My first headline for this entry was "Angelides bores small crowd." Poor guy -- almost nobody is paying attention as the former candidate for governor makes an utterly uninspiring speech. Then it's time for Chris Dodd, the senator from Connnecticut who has about as much support now in the polls (that is, very little) as Bill Clinton did at this point in his first presidential bid. (Dodd likes to point this out.)
During the Hillary Clinton press conferece this morning, one of the reporters asked Clinton to respond to the perception that she's the old guard of the party and Barack Obama is the upstart. She sidestepped politely, but here on the convention floor, there's some evidence that the reporter was right. There were a lot more Hillary signs and a more organized contingent this morning, but Obama's people are distinctly younger.
Like Clinton, Obama has staged a surprise entrance -- not even the rank and file of his supporters know exactly what door he will enter. Read more »
Barack Obama is scheduled to speak shortly after 2 pm, but first we have to pass a rather large and loud choir that is performing in the convention lobby. I catch the posters in front, talking about the unlimited potential of nuclear energy and the tagling at the bottom: larouchepac.com.
I run into Bill Lockyer, the former state Attorney General (now treasurer) waiting his chance to get on stage. I explain to him that his successor, Jerry Brown, has formally closed any investigation in to the merger that gave Dean Singleton control over almost every daily newspaper in the Bay Area. "Any thoughts on that?" I ask.
I got a chance to talk briefly last night with Rep. Jerry McNerney, the man who defeated Richard Pombo, and I asked him what the Democrats would do after Bush vetoes the Iraq funding cutoff. "Bring it back again, and again, and again," he told me. "That's what I would do."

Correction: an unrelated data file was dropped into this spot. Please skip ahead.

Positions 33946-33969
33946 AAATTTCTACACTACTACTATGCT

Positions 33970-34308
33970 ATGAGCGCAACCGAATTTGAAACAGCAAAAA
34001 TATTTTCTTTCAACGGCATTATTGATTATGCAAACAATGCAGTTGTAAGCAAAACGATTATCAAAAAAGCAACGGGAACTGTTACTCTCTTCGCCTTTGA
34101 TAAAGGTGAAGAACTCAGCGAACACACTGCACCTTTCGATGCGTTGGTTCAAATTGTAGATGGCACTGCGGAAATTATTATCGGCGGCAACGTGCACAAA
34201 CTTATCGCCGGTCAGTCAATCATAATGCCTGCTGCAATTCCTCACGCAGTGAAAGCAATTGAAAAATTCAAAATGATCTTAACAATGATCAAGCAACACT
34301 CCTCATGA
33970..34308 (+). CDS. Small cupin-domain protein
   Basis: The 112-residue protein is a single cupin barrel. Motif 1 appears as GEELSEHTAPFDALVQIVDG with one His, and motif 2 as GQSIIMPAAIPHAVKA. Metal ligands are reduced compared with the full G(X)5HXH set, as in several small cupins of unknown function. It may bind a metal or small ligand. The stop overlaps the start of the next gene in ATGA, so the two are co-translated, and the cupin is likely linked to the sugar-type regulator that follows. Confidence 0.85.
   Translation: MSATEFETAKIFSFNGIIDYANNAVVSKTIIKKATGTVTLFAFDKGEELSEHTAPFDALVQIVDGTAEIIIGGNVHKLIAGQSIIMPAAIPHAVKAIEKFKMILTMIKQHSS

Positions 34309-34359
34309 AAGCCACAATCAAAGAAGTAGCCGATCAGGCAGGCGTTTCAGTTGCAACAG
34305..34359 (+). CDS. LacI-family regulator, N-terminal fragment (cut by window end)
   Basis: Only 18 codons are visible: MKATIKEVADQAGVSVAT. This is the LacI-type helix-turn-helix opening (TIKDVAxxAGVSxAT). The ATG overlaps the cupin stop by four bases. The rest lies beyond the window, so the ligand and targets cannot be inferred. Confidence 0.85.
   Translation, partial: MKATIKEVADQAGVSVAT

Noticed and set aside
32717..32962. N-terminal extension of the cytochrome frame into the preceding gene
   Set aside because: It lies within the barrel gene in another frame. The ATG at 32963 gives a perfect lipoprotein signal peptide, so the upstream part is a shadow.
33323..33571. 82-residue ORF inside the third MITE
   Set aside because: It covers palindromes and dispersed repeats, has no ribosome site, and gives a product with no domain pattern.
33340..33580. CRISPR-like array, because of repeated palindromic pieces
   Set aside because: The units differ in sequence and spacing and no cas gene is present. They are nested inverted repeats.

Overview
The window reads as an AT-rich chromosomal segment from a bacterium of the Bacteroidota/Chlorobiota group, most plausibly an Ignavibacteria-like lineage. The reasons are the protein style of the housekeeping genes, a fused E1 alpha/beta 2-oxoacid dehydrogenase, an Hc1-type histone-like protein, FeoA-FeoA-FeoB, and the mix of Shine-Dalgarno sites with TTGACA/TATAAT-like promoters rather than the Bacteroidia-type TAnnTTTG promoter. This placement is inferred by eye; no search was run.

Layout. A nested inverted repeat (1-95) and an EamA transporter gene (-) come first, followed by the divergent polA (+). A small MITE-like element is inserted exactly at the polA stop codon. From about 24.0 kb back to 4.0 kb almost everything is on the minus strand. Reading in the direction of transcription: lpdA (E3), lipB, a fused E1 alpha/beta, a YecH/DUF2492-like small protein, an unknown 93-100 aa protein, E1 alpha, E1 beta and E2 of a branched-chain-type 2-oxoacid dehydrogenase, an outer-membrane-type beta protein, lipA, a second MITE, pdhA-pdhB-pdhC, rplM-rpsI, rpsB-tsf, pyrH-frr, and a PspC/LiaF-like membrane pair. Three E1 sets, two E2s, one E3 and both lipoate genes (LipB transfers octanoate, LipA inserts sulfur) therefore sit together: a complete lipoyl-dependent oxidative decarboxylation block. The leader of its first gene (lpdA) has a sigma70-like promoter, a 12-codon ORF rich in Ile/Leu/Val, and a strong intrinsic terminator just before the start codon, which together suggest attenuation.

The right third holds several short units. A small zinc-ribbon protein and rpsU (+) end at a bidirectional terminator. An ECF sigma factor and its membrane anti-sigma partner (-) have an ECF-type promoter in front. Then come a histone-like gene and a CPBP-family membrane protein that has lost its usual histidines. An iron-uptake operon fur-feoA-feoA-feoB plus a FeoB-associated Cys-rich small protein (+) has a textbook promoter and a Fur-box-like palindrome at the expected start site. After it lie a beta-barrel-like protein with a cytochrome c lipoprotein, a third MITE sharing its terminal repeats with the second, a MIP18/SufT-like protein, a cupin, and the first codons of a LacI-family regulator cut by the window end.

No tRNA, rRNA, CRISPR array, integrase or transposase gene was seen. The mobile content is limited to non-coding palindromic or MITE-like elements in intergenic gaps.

Shortly before Hillary Clinton takes the stage this morning, perhaps 200 cheering supporters are lined up just inside one of the side doors that lead into the cavernous convention center. The rest of the press folks are mostly hanging out on the raised press platform or in the media section, watching state party chair Art Torres vamp on the main stage, so I wander over to the Hillary crowd see what's going on. Bob Mulholland, the veteran political director of the CA Democratic Party, wanders over, too. "What are you all waiting for?" he asks. "Hillary!" they shout. Read more »
There's a lot of talk and excitement at the Progressive Caucus. A few years ago, there were only a handful of people showing up for this meeting; today, the room is totally packed.
But the real political action is at the Resolutions Committee, where the rebels in the party are demanding more accountability, sunshine -- and, in the end, more of a say in where state party money goes. Read more »